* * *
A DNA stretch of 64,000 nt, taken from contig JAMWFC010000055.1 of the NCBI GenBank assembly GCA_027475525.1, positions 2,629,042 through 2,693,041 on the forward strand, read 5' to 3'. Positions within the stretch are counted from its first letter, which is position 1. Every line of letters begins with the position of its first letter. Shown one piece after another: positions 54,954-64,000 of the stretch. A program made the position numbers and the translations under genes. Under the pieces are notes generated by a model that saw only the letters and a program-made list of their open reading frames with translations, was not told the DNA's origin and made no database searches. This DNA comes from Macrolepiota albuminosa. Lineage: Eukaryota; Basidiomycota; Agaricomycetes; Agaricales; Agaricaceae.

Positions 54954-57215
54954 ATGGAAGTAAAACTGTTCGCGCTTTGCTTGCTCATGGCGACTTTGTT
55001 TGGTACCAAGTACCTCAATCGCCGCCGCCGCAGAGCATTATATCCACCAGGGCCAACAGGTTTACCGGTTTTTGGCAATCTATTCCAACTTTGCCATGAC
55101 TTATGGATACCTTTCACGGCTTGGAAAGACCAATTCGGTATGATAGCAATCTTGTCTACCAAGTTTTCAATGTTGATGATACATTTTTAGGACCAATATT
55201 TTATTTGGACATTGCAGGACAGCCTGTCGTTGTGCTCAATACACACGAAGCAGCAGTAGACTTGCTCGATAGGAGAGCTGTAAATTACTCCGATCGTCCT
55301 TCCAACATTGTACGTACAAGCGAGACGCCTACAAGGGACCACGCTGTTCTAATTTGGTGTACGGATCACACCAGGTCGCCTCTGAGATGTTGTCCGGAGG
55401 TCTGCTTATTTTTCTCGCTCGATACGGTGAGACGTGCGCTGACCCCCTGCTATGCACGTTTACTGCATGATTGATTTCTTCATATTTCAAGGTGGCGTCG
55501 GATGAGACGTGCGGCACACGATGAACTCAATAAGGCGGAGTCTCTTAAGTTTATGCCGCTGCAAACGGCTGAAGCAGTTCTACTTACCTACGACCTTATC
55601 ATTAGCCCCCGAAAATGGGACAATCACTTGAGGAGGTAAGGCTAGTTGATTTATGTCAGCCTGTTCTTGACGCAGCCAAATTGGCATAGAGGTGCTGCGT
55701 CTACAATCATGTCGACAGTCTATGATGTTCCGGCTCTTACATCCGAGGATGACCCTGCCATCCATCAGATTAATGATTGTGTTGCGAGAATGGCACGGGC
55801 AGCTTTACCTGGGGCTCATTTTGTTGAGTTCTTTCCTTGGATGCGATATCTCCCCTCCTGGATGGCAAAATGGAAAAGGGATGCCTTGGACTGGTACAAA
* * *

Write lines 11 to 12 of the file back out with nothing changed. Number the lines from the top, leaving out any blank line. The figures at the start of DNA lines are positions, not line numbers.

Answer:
55701 CTACAATCATGTCGACAGTCTATGATGTTCCGGCTCTTACATCCGAGGATGACCCTGCCATCCATCAGATTAATGATTGTGTTGCGAGAATGGCACGGGC
55801 AGCTTTACCTGGGGCTCATTTTGTTGAGTTCTTTCCTTGGATGCGATATCTCCCCTCCTGGATGGCAAAATGGAAAAGGGATGCCTTGGACTGGTACAAA